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The Six Roles of the Ancient Teacher – Which Will You Be Today?

Imagine having your class, calm and attentive, under the cool shade of a large sycamore tree where you enjoy the natural light of the afternoon sun and a cooling breeze that makes the leaves dance.

This was a regular day at school in ancient India.

The primary teaching method of this simple yet sophisticated system was the oral tradition where the children would orally memorize vedic hymns and mantras to protect their original tone and the magical pronunciation of the Vedic texts.

Yet chanting, repetition and memorising was not all that was going on. Also at play was what was known as ‘Chintan’ – that is to say thinking. Not only training the mind to receive new knowledge, to contemplate fully these new understandings and to apply them to daily life, but also working to understand the very nature of the mind itself were prerequisites for any educational pursuits.

Sanskrit is the language you would hear as you sat under that sycamore tree and you would witness the students studying subjects such as maths, astronomy, algebra, architecture, business ethics, morals, human values, spiritual knowledge, medicine as well as life skills such as hunting, foraging, archery and even the strategies of politics and war.

All in all, these students would live and work at the home, or Gurukula, of their teacher for twelve years before making their own way in the world.

Like all education systems, it was a system that worked because of its teachers. Yet in the Sanskrit language, there are actually six distinct and discrete ways to describe a teacher, depending on the nature and intent of the teaching that is taking place at any time.

Let’s take a look.

ADHYAPAK [aa-duhya-pak]: This is the teacher who imparts information. The teacher who shares facts from the body of knowledge of subjects such as chemistry, physics and maths, who provides systems and equations that are exact and fixed. 

Think what I think.

UPADHYAYA [uppa-duhya]: This is the teacher who also imparts information but combines it with knowledge, knowledge often drawn from their personal and lived experiences. Imagine a teacher who is teaching history or geography or human values yet combines this information with stories from his own travels, far and wide, sharing his experiences of myriad cultural diversity he has witnessed on his travels.

Feel what I feel.

ACHARYA [aa-charr-ya]: This is the teacher who imparts skills. Think of a sports coach or a language trainer or a teacher of hunting or foraging.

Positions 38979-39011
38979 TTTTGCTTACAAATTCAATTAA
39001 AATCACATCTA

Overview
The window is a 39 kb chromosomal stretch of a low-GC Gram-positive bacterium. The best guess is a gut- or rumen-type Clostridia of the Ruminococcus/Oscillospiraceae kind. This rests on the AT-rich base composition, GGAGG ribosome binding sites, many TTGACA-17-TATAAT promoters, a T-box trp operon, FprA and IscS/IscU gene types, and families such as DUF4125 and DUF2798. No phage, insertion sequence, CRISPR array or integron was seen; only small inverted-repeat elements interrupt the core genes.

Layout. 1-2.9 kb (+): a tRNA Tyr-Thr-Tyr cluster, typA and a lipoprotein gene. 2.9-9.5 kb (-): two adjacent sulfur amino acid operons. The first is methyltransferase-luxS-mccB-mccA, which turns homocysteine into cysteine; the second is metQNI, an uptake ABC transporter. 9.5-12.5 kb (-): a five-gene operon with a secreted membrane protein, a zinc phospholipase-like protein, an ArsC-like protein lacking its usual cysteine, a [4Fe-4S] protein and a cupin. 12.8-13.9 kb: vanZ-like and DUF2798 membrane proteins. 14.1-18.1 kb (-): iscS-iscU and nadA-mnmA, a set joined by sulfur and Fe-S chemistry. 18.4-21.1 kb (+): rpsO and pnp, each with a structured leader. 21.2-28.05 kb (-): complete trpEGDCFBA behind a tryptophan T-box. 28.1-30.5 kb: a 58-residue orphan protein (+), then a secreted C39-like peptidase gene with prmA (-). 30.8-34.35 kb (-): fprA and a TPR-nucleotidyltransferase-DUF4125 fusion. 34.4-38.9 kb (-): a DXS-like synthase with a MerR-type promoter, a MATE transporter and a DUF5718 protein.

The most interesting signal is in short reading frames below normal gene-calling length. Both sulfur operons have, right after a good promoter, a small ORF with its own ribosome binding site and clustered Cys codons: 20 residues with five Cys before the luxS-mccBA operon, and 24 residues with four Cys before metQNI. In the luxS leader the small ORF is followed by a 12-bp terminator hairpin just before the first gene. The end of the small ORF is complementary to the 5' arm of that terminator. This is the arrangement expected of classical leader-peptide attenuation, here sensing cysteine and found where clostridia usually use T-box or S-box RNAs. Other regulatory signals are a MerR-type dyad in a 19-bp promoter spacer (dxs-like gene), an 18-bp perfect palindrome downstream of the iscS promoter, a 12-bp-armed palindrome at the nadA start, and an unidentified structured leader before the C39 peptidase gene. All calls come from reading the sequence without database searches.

Do what I do.

PANDIT [pun-dit]: This is the teacher who specialises in a single subject yet offers deep insight into it. This teacher is the master, sharing his mastery in areas such trigonometry or astronomy. 

Know what I know

DHRISTA [dhrris-ta]: This is the teacher who has a visionary view on the subject and teaches you to think in that manner. This can be any subject teacher but what makes the difference is that the teacher acts more like a guide or a counsellor to the student, knowing his or her strength in a particular subject and guiding them to think progressively where their abilities and inclinations lie. Here it can also mean that a teacher has a revolutionary view on the subject, one that offers a whole new level of understanding. 

Go beyond what we know

GURU [gu-roo]: The teacher who is able to awaken wisdom in you, to lead you from darkness to light, is a Guru. The Guru is considered an institution in and of himself. With years of experience and deep insight into the nature of the self and the world, the Guru is a person held in higher acclaim than even the parents in a child's life. How a student conducts himself academically, socially, personally is synonymous with the teaching of the Guru. Put simply, the student is a reflection of the Guru and his teachings

Go beyond what we are

It is clear that the role of the teacher in ancient times was one full of responsibility. He was expected to make sure that students were not only academically sound but spiritually and morally enlightened too. In short, the responsibility was to create a well-developed, well-rounded human. The emphasis was not on just producing literate people but a well-developed personality capable of thinking, of solving problems with empathy, imbued with a deep sense of belonging and genuine interest in doing good both emotionally and financially. 

In a world where education has become fixated on the measurable, it is the Adhyapak in us that seems to get all the attention. This is a dangerous situation, as it means (and we see this in our political elite, regardless of what country they come from), we have people who are regarded as successes of the system yet whose character, values and ability to think, are deeply flawed.

So, as we enter our modern classrooms, which teacher are we being today and which teachers do the students - and their world - need most. [ITL]

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